One of my college professors once told me that the Alaskan Inuit have a hundred and twelve words for snow. This now reminds me that this culture is poor in the words that we have for love. We dont communicate gracefully about this subject. That same professor wrote that good design – as in architecture – is a marker of good thought. “Architecture is crystallized pedagogy,” is what Dr. Orr said.
Our modern American culture is amazingly clear about some very complex things (microchips, genetic engineering, even dance) and yet very fuzzy about love. Our words, our architecture, for love are poorly developed, which is a good sign that we dont think well about this subject.
Inuit culture was rich in its appreciation for what surrounded them. And though love surrounds all of us here -even in the lower 48 – we are encouraged today to notice commerce. My understanding of the words “success”, “wealth”, and “rich”, is strangely tied to commerce.
To love is to risk. But as with many things, to do nothing – not to love – is an even greater risk. I had a younger first cousin, my fathers only sisters second youngest. He died when I was eight, he seven. He was a kind, otherworldly boy. We buried Rafael in the wood lot on their farm, and planted a tree on his grave. A few years later, my great-grandmother died. Though she was 104 years old, it was still awful when she died. Just as it was when Rafi died. And theres nothing that I can do about that.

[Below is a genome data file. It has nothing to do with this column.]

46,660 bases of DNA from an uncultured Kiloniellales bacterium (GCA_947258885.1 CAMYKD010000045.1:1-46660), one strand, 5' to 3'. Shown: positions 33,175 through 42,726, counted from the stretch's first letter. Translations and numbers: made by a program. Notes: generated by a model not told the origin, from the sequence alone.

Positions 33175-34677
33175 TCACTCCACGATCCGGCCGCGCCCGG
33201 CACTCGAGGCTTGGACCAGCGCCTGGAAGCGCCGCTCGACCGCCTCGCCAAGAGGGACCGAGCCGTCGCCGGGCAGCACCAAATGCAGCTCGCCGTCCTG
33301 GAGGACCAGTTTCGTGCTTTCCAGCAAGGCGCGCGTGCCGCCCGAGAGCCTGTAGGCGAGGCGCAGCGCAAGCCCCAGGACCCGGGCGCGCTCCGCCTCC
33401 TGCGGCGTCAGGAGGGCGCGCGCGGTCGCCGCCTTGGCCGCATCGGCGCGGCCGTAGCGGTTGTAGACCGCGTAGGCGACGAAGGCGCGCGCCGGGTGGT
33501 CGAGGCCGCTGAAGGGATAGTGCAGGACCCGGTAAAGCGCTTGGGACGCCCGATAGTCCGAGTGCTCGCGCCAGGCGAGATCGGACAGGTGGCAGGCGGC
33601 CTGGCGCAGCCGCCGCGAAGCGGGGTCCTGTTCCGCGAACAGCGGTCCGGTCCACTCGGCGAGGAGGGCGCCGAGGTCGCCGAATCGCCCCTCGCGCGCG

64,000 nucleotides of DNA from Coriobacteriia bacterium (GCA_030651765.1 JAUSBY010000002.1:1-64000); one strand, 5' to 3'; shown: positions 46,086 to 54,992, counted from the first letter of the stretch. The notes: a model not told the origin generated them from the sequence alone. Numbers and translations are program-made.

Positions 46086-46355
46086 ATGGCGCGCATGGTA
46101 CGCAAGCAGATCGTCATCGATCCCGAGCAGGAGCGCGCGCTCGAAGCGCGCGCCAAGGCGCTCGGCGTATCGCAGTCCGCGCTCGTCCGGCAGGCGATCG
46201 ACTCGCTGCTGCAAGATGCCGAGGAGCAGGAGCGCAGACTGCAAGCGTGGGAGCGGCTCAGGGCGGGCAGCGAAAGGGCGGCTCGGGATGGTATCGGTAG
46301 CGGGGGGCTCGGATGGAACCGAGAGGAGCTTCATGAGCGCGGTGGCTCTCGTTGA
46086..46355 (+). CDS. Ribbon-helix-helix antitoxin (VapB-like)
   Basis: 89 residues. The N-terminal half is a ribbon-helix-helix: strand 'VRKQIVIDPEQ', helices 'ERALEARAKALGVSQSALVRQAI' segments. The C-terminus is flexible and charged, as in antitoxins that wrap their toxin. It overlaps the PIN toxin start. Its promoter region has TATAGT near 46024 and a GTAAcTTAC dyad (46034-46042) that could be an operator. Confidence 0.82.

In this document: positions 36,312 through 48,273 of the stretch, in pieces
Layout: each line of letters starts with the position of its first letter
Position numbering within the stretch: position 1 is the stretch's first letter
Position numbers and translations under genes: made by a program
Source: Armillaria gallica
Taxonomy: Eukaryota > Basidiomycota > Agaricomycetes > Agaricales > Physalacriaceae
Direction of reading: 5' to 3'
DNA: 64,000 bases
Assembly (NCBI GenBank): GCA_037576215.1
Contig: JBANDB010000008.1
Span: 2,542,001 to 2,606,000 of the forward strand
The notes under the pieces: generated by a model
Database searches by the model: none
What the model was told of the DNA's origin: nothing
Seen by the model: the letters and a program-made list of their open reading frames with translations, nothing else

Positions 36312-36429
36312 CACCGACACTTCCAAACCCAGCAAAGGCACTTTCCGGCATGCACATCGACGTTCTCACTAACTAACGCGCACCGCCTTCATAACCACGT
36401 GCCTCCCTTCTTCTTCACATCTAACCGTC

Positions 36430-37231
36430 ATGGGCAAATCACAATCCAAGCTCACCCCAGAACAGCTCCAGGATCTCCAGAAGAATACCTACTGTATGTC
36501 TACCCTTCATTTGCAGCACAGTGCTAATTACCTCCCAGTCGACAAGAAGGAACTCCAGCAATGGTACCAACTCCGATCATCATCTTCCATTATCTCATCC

I hate to be Hallmark, but death is a part of life. When you need to control things in order to feel comfortable, you have a hard time appreciating the things that you cant change. I watched the movie Pay it Forward again the other night. I always cry at the end. The song “calling all angels” when the community brings flowers to Helen Hunt’s house just does me in. The movie reminds me that people place flowers in mourning
We place flowers in mourning. But flowers are a birth. They bloom. Why do we use them at death? Is it to make ourselves feel better with their bright colors? Or is it to remind us that even in death there is life? Maybe we are letting the flowers remind us that even in death, the mourned individual still blooms. Whatever once bloomed in them is beautiful, still.
Every flower withers. Whethe we notice it was ever there, whether we see the bloom again or not, everyone who has lost a loved-one knows that while remembering beauty is painful, forgetting beauty is worse. Society as a whole seems befuddled by love in life, but in death we know our love is a flower.
Love is expressed not one way, not two ways, but in 6 billion human ways, and innumerable non-human ways, including with the letters B – L – O – O – M. The only thing we can control is whether we notice and encourage our own bloom, and the blooms around us.
[original written 10/5/06. this version 8/9/08 – Both, Copyright Robert Bettmann]